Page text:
Phenylbutazone (bute) is arguably the most potent and effective pain relieving agent available in equine medicine in this country. The difficulty with phenylbutazone is that it, or its metabolite, can cause aplastic anemia in children. If a child were to consume an animal-based product containing even the minutest amount of bute or its metabolite then the child may develop aplastic anemia.
Another article on the public health hazards posed by bute in horse meat published in Food and Chemical Toxicology is equally foreboding. Still, people who've eaten both horse meat and beef are fond of saying they're both equally safe and that there's no difference between eating one or the other. Why eat Elsie the cow and not Mr. Ed?
This is where a knowledge of veterinary science, slaughter and the testing process -- and not simply a passing familiarity with talking animals on TV or served-up as entrées -- is essential.
More than 90 percent of Americans who own horses report giving them bute, and the USDA has no working system for tracking its use. The only way to keep it out of U.S. horse meat is to raise horses for food the way cattle are.
But that's really expensive -- way more expensive than raising cattle. Remember, that it's cheap, available, surplus racehorses and other horses that bills like Oklahoma Senator Mark Allen's and Representative Skye McNiel's would send to slaughter and then sell commercially.
That would reopen a new pipeline for contaminated meat inside the U.S. that was shut down five years ago nationwide and 50 years ago in Oklahoma.
Reason #4: Poor labeling prevents consumers from knowing what's in their food and the industry works to keep it that way
Initial reports of the Tesco story all claimed that there were no food safety hazards from eating stealth horse meat, much in the same way that Burger King has covered up its horse meat contamination for two weeks while it got its PR plan together. That's standard for the industry on both sides of the pond.
As the Kansas City Star reported,
The beef industry is increasingly relying on a mechanical process to tenderize meat, exposing Americans to higher risk of E. coli poisoning. The industry then resists labeling such products, leaving consumers in the dark. The result: Beef in America is plentiful and affordable, spun out in enormous quantities at high speeds, but it's a bonanza with hidden dangers.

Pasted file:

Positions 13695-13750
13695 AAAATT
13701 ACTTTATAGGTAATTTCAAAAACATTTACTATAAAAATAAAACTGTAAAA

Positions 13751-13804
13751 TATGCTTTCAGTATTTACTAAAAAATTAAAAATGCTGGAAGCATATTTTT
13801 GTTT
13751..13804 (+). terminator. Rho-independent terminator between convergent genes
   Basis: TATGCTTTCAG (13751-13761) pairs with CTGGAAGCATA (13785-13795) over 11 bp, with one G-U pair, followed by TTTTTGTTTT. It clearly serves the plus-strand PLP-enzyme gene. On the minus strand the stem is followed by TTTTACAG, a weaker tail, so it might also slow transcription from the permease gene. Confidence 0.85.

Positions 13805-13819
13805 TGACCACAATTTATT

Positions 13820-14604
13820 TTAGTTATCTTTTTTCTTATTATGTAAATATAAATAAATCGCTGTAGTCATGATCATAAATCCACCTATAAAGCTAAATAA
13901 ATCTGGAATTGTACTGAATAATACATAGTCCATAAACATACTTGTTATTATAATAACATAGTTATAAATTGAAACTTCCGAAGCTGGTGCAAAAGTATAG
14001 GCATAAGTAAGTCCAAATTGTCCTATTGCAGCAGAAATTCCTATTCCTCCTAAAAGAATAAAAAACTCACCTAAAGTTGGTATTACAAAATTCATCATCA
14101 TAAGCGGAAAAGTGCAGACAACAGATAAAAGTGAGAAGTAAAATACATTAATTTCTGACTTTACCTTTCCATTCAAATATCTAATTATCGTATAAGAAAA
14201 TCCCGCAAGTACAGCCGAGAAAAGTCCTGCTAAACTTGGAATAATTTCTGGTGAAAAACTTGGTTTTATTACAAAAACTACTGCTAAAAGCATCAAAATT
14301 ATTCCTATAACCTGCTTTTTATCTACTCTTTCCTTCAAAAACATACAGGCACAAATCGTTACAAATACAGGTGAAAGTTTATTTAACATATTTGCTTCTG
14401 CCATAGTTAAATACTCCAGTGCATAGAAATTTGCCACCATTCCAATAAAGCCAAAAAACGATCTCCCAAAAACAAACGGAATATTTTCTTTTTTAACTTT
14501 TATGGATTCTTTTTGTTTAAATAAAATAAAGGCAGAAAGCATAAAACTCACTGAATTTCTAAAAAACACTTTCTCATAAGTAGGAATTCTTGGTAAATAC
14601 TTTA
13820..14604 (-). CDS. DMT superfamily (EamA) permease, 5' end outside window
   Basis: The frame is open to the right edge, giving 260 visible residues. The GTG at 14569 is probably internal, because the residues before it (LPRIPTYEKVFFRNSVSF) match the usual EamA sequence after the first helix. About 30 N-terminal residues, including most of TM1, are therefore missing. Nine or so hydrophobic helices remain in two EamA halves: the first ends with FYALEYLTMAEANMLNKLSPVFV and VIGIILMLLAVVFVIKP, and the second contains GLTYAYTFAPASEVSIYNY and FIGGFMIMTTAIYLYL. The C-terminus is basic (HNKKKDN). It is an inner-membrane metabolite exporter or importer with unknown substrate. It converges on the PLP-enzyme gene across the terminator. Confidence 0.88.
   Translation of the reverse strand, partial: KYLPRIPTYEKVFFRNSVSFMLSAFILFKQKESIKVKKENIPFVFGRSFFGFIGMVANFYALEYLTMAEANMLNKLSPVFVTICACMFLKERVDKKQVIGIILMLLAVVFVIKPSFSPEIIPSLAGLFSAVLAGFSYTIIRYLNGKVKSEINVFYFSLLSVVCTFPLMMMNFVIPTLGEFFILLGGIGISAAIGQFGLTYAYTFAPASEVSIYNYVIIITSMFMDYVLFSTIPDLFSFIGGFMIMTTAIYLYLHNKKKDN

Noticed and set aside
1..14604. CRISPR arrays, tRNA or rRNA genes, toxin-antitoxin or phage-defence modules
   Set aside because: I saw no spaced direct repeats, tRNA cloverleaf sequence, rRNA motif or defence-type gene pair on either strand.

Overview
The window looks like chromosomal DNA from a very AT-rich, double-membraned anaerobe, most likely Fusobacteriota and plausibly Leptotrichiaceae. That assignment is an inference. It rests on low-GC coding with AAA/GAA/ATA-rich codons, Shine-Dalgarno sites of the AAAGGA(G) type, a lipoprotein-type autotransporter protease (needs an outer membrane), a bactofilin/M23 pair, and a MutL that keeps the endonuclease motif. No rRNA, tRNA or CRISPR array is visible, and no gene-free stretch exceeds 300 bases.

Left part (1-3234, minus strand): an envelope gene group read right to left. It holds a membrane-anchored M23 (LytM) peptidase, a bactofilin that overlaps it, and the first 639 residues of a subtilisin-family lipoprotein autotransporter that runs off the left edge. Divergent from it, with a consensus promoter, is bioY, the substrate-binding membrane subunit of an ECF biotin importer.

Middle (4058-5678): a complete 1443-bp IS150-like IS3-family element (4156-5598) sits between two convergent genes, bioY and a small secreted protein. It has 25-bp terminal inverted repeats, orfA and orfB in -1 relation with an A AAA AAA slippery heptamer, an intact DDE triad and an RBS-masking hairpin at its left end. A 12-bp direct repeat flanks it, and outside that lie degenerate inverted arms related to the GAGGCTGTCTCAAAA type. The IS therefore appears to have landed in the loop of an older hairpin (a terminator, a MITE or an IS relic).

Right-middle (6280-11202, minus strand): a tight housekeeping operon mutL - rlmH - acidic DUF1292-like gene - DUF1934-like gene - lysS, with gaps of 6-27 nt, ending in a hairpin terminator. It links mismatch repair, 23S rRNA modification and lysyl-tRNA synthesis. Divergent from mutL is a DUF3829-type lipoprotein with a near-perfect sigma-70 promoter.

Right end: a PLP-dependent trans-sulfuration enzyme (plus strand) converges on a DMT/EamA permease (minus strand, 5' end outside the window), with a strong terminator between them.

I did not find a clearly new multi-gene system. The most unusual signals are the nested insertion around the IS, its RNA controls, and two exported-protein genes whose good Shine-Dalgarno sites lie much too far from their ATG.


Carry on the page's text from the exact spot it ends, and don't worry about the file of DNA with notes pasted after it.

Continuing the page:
While the Star's specific focus is the risks of e-coli contamination in beef rather than the dangers of drug contamination in horse meat, consumers would be wise to educate themselves.
Horse meat contamination issues have been known for years but ignored by the industry and the USDA. I did happen to ask its Food Safety Inspection Service (FSIS) spokesman back in September, 2012, about what the agency was doing to deal with the preponderance of phenylbutazone in the population of U.S. slaughter horses and he said, "What's that?"
I spelled out the dangers and asked him to inform me when FSIS had some guidelines for dealing with them. No word on that in more than four months.
Dr. Temple Grandin, an animal behaviorist and paid consultant to the slaughter industry, was similarly unaware of what bute was when I interviewed her more than a year ago for an article about a horse slaughter plant she designed that was found to have failed to legally stun horses before slaughtering them.
If Dr. Grandin and FSIS don't know about the dangers of bute in horsemeat, then how can horse meat ever be safe to sell or eat?
Reason #5: Consumers are misled about contamination issues by Wikipedia.
A lot of people argue that horse meat (or "cheval," as some marketers are trying to rebrand it) is a healthy alternative to beef, including quite a few journalists and particularly food bloggers. Why? Wikipedia's horse meat page of course.
No mention of drug contamination issues there. You have to instead visit Wikipedia's horse slaughter page to find the following: "Horses in the United States are not bred, raised or treated as meat. Almost all equine medications and treatments are labeled 'not for horses intended for human consumption.' In the European Union, horses intended for slaughter cannot be treated with many medications commonly used for U.S. horses. For horses going to slaughter, there is no period of withdrawal between the time it leaves home and the time it is butchered."
So there you have it. What happens in the UK doesn't stay in the UK. And if Oklahoma lawmakers succeed, it will certainly pose risks for U.S. consumers as well as a beef industry looking to reassure customers -- not lose them over food safety fears.
This is especially true if the USDA simply gives its "stamp of approval" without educating the public and confronting the drugging and other food safety issues that have existed for years.
This post was originally published on Forbes.